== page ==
Dean's Master Class: research theme 'Work'

April 9, 2015

Event Information

Type: Master Class

Date: April 9 (Thursday) 2015

Time: 12.15 - 17.00 (walk-in lunch 12.15 - 12.45)

Location: EUR Woudestein campus (map, pdf), Van der Goot building (M), room 'Aberdeen' (M3-03).

Enrolment: free for Graduate School members
(before Thursday, April 2)


Telephone: +31 (0)10 40 82607

The third edition of the Dean's Master Class will focus on the research theme 'Work'. Professor and Graduate School Dean Liesbet van Zoonen has again chosen a theme which cuts across disciplines and asked four distinguished EUR scholars, from three academic fields, to present their research on the theme. Those four disciplines are: Media and CommunicationPsychology, Public Administration and Sociology.

The master class is a highly interactive event, consisting of a combination of presentations, discussions and assignments. During the afternoon, PhD students will work in groups towards presenting a draft research proposal on 'Work'. The best proposal will be awarded 'The Dame'; the Dean’s Award for Multidisciplinary Excellence.

Read the retrospective of the first master class for an impression of the afternoon’s set-up.

The Dean’s Award for Multidisciplinary Excellence was awarded to Anil Kumar Palakodeti (Institute for Housing and Urban Development Studies), Andrea Reina-Tamayo (Psychology) and Qiaomei Yang (Public Administration).

Speakers Dean's Master Class on 'Work'

Associate Professor Erik Hitters

Media and Communication

Erik Hitters is Associate Professor of Media and Cultural Industries at the Department of Media and Communication of Erasmus University Rotterdam. He has co-founded and is director of ERMeCC, the Erasmus Research Centre for Media, Communication and Culture.

Title presentation: "Creative labour: work in the creative industries"

The question of labour in the media and creative industries has been little explored in the media, communication and cultural studies and the sociology of culture. Due to the recent attention for the 'creative industries', there is renewed attention for the nature of creative work. The assumption is that creativity requires different working conditions than "regular" work. Creative industries' policies seem especially focused on the increase of creative employment, based on expanding the conditions for symbolic creativity. In response, a number of analysts have pointed to serious problems with regard to jobs and professions in these industries, such as uncertainty and 'precariousness'.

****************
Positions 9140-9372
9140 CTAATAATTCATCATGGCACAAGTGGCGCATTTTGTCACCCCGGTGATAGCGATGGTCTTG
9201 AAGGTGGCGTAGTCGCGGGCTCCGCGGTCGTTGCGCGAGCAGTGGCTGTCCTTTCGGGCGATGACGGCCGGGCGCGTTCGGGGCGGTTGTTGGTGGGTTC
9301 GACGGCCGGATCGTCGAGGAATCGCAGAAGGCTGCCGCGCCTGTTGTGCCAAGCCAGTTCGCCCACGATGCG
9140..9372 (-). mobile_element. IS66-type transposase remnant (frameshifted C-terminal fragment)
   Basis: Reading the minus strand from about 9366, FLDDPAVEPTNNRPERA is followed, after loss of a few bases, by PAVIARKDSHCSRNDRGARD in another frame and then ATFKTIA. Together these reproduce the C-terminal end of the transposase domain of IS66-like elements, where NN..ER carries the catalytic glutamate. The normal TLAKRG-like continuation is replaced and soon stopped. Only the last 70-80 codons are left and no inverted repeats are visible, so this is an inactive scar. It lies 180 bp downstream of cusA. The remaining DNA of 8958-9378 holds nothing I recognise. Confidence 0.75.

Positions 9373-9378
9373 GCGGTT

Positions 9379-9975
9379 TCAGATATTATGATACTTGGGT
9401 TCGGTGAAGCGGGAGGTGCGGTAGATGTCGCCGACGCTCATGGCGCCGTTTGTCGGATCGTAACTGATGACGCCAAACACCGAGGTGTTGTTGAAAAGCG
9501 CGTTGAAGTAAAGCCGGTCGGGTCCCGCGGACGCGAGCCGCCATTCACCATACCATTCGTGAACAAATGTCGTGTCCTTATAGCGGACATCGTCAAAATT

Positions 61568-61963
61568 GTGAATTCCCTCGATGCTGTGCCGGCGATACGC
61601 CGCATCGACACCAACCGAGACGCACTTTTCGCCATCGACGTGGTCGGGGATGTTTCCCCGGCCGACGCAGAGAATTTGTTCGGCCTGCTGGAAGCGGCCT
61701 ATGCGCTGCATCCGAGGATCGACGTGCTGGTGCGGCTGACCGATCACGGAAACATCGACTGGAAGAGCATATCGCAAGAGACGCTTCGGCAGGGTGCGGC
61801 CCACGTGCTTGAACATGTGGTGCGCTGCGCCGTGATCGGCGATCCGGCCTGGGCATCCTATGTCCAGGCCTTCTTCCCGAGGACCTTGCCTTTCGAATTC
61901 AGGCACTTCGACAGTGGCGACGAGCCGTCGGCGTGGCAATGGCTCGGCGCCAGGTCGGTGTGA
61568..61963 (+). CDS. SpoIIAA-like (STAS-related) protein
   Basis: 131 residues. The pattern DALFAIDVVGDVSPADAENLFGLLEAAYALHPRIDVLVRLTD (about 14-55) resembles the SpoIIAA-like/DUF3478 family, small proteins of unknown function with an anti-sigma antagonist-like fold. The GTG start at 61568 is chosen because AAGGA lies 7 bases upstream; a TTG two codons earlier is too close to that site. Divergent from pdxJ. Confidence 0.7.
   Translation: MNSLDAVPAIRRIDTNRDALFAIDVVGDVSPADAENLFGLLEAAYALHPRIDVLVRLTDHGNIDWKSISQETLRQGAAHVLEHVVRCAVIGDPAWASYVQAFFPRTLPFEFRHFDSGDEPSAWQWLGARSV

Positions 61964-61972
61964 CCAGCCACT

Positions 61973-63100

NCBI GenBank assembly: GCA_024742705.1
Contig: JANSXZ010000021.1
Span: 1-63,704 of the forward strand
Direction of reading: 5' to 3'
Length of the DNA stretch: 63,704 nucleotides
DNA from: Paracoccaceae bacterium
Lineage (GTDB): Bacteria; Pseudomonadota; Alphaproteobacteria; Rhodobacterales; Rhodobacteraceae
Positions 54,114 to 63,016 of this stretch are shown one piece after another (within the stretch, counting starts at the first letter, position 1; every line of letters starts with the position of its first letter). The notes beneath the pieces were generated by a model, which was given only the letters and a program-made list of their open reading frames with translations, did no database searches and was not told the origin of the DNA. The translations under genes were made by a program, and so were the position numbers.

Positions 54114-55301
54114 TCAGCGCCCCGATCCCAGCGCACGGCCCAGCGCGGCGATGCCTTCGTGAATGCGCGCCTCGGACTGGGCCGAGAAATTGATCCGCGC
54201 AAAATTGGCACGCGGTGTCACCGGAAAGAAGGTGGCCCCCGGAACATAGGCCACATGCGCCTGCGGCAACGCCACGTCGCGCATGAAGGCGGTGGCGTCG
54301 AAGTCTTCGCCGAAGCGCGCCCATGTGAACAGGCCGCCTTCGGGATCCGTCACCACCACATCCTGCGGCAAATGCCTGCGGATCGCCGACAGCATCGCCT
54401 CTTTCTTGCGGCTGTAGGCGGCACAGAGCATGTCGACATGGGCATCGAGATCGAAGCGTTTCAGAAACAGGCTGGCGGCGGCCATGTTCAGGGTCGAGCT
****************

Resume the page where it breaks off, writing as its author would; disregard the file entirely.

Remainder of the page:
In this lecture we will critically assess the specificities of creative labour, the conditions under which it may thrive and identify possible drawbacks to creative employment.

Required reading:
Hesmondhalgh, D. & Baker, S. (2010). 'A very complicated version of freedom': Conditions and experiences of creative labour in three cultural industries. Poetics, 38.1: 4-20.
Available online

Marise Ph. Born is Professor of Personnel Psychology and Chair of the Institute of Psychology at Erasmus University Rotterdam. She is also Endowed Professor of Industrial and Personnel Psychology at VU University Amsterdam.

Title presentation: "Prediction of work performance: expert judgment or mechanically?"

This presentation focuses on a classic theme within personnel psychology: should the prediction of work performance during personnel selection be done by expert judgment or mechanically? In other words, is a subjective or an objective combination of scores of applicants into a prediction more valid? A recent meta-analysis on this contest  will be discussed with implications for the practice of personnel selection.

Required reading:
Kuncel, N. et al. (2013) Mechanical Versus Clinical Data Combination in Selection and Admissions Decisions: A Meta-Analysis. Journal of Applied Psychology, 98.6: 1060-1072.
Available upon registration

Associate Professor Laura den Dulk

Public Administration

Laura den Dulk is Associate Professor of Public Administration. Her main area of expertise is cross-national research regarding work-life policies in organisations in different welfare state regimes. Since 2010, she has been became editor of the international journal Community, Work and Family

Her current research interests include the role of managers, work-life balance support in the public sector and the social quality in European workplaces. She participated in various EC research projects, for instance: 'Quality of life in a changing Europe' (QUALITY), and 'Gender, Parenthood and the Changing European Workplace: young adults negotiating the work-family boundary' (TRANSITIONS).

Required reading:
Abendroth, A. & Dulk, L. den (2011). Support for the work-life balance in Europe: the impact of state, workplace and family support on work-life balance satisfaction. Work, employment & Society, 25.2: 234-256.
Available online

Ferry Koster is Associate Professor at the Department of Sociology of Erasmus University Rotterdam and Endowed Professor of Innovative Collaboration at TIAS School for Business and Society (Van Spaendonck Chair).

Title presentation: "Work and the welfare state"

In the field of comparative welfare state studies, researchers tend to focus on the macro level (e.g. social policies organised through the government) and the micro level (e.g. individual welfare state support). Interactions between employers and employees, constituting the meso level, have been largely ignored in this literature.

In this lecture, I will show how (formal and informal) relationships between employers and employees may be relevant for understanding welfare state developments.

Required reading:
Koster, F. & Paskov, M. (2014). Institutions, employment insecurity and polarization in support for unemployment benefits. Journal of European Social Policy, 24.4: 367-382.
Available online